All around them they see children going to school and having that sense of belonging and experiencing something together. It’s in the media too. My teenager chose to go to school for a short time recently to make local friends and gain more independence (because we have to travel to home ed gatherings)…She achieved her goal and left school again having made a group of nice friends she can hang out with several times a week. I was so happy for her. Now she is thinking about getting qualifications and is considering school again…it seems easier to her to go and do all the qualifications together with the new friends in one place than taking an alternative unschooling route with some online courses, self-study, tutoring or home ed classes etc. although we have explored all these options and they are all feasible. She knows the pros and cons of school and how much anxiety it caused her when she went there briefly but seems to have really bought into society’s belief in this one route to getting qualifications…Now she is trying to persuade her younger sister to go as well, telling her she won’t learn anything or get a good job if she doesn’t. The youngest has started to consider school.
I feel disheartened. If we had a local unschooling community that they felt they connected with and were supported by perhaps they would feel more confident to be exploring this alternative way of life. It is hard for them to swim against the tide and be different! They just want security and to fit into society as they see it. My youngest child has a few good friends but she admits that she struggles to make new ones and she would like to. She doesn’t like going to the local home ed groups and when we do she is unwilling to join in or even make any attempt to interact with the other children. I want to respect her wishes and not force her to go but she has a dilemma.
I’m not sure going to school full-time at the age of 11years is the best thing for her but I want to support her in making friends and doing what she thinks is the best for herself. I fully entered into the spirit of supporting my older child’s choice to try school but I felt quite disillusioned by the whole process and somehow don’t feel I’ve got the energy to face it again with either of them but that doesn’t seem fair and I feel in conflict because I want to supportive but find that hard if I don’t really agree with the system.
Help! We’ve agreed that perhaps their dad could go through the school process with them this time and that seems fine with them but I feel like I’m letting them down if I don’t get involved and I feel like I’ve failed them in some way by not being able to help them meet their needs through unschooling. Maybe I’m being too idealistic? How do I balance my opinions with theirs? How can I be honest with my youngest daughter about how she feels and how she can get her needs met without influencing her? How do I convey the message to them both that they are loved for who they are and valued whatever they choose and that success can mean different things to different people, but also be true to myself when sometimes I have strong feelings about their choices?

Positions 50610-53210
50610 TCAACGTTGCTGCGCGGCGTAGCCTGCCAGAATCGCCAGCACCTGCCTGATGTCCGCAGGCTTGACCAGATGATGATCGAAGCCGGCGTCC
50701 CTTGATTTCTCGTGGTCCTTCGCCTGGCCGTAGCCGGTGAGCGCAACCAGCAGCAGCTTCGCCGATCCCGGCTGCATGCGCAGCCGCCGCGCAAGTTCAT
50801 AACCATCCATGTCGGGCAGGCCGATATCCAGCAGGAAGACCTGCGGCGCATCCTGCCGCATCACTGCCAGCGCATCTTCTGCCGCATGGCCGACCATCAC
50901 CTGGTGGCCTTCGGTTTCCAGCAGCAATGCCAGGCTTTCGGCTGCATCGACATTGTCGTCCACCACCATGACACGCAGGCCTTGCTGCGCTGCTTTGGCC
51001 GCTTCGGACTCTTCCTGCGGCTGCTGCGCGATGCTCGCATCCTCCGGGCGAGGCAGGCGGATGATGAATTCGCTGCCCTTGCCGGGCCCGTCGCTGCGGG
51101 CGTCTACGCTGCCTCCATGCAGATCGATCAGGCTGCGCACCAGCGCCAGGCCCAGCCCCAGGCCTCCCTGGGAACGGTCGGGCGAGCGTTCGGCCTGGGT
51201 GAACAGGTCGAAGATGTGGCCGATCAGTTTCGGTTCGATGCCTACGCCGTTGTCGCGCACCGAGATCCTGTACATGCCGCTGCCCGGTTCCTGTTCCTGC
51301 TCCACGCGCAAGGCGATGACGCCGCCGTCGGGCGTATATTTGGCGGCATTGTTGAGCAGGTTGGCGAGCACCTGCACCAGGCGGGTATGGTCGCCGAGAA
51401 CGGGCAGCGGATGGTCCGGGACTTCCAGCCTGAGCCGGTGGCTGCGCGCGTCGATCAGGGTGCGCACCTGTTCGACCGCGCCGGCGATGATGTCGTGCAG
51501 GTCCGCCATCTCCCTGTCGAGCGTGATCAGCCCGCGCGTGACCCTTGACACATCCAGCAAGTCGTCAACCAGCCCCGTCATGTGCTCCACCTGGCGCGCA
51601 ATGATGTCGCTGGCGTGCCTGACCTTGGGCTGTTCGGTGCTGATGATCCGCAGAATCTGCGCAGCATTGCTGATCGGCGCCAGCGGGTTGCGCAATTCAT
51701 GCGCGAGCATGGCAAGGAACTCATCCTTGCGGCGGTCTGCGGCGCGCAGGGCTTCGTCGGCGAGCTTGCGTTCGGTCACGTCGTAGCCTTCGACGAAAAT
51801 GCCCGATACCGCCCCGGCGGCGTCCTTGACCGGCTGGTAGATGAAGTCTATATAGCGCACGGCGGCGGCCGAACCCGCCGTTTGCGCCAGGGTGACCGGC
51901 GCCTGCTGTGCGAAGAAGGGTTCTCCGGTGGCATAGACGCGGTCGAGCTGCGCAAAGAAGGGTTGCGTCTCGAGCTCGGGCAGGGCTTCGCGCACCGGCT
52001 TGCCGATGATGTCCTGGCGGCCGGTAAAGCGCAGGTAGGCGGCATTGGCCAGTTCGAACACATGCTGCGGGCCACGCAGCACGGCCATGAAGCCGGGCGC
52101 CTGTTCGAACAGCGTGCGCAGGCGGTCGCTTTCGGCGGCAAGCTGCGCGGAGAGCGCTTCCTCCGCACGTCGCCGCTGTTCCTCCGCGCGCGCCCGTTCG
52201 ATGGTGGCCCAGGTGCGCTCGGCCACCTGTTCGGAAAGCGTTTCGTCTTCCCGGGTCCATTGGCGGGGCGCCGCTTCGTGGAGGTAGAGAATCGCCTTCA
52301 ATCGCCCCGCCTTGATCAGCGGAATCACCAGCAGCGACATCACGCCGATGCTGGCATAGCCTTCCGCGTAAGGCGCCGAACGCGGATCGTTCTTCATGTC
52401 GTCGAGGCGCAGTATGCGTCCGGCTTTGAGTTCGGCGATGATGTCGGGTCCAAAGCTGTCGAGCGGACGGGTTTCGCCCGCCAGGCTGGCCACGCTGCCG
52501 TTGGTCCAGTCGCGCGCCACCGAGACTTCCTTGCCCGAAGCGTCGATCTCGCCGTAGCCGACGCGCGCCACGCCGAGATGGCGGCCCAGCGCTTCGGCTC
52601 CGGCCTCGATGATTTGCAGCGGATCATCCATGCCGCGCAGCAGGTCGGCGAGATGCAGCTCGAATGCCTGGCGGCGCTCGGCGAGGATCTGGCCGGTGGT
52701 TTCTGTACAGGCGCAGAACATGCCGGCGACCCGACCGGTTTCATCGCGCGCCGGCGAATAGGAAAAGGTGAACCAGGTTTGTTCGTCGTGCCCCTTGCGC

Thank you for your help. I listen every week and am inspired, encouraged and motivated by your wonderful chats.
Marianne’s Question (from Southern California) [TIME: 53:25]
Hello ladies. The other day at the market my son, 9, wanted to write the number on a label for a package of spices. I had already done so and didn’t realize he wanted to as he’s never expressed interest in writing at all, let alone at the market. After being a bit upset, he said again, “I really wanted to write the number.” So I said, “how about we put on a new label and you can write it there.” He said, “ok.” So he tried to write it and the way he was holding the pen, ink wasn’t coming out. I told him to hold it upright and it might work better. He tried to write a “7” but it looked like an oval. He said, “I’m so stupid.” I said, “how about I hold your hand and we can write together?” He said, “Okay.” We did it together and he said again, “I’m so stupid.” And he started to cry. I got close to his face and told him, “you aren’t stupid, you’re learning. I can use your help on writing the label for the tea, can you help me?” Again, we did the same thing, amongst a few tears. He didn’t want anyone to see his tears so we faced away from others. And then I asked him to help with dispensing the almond butter and things got better.
Hearing “I’m so stupid” is disheartening. He’s never been interested in writing, nor have I asked him to do copywork or practice, etc. Only asked him to write his name on his Dad’s birthday card to which I had to show him how to do the letters.
I’m wondering if his statement can mean that as a parent I don’t praise his positive traits enough? Like he’s looking for a, “you’re not dumb” “you’re so smart” from me? Or, are his internal doubts and struggles about learning troubling him? He sees other kids writing at our weekly parkday. I’ve told him I can help him with whatever he wants to learn. Is the weight of learning weighing him down? He’s not a reader and when I or my husband try to write letters down to help him with an online code or command he says, “I don’t want to learn!”
Looking for guidance and insight. Thanks for your generous support and perspective.
Links to things mentioned in the show
Parent/Teen Breakthrough: The Relationship Approach, by Mira Kirshenbaum and Charles Foster
Mary Sheedy Kurcinka’s book, Kids, Parents and Power Struggles
How to Talk so Kids Will Listen and Listen so Kids Will Talk, by Adele Faber and Elaine Mazlish
Kids Are Worth It! by Barbara Colorosso
Anna’s book list on her website
Pam’s blog post, Unschooling with Strong Beliefs
podcast episode 32, Choosing School with Alex Polikowsky
Pam’s blog post, Do Classes Hinder Deschooling?
Anne’s website: shinewithunschooling.com
Anna’s website: choosingconnection.com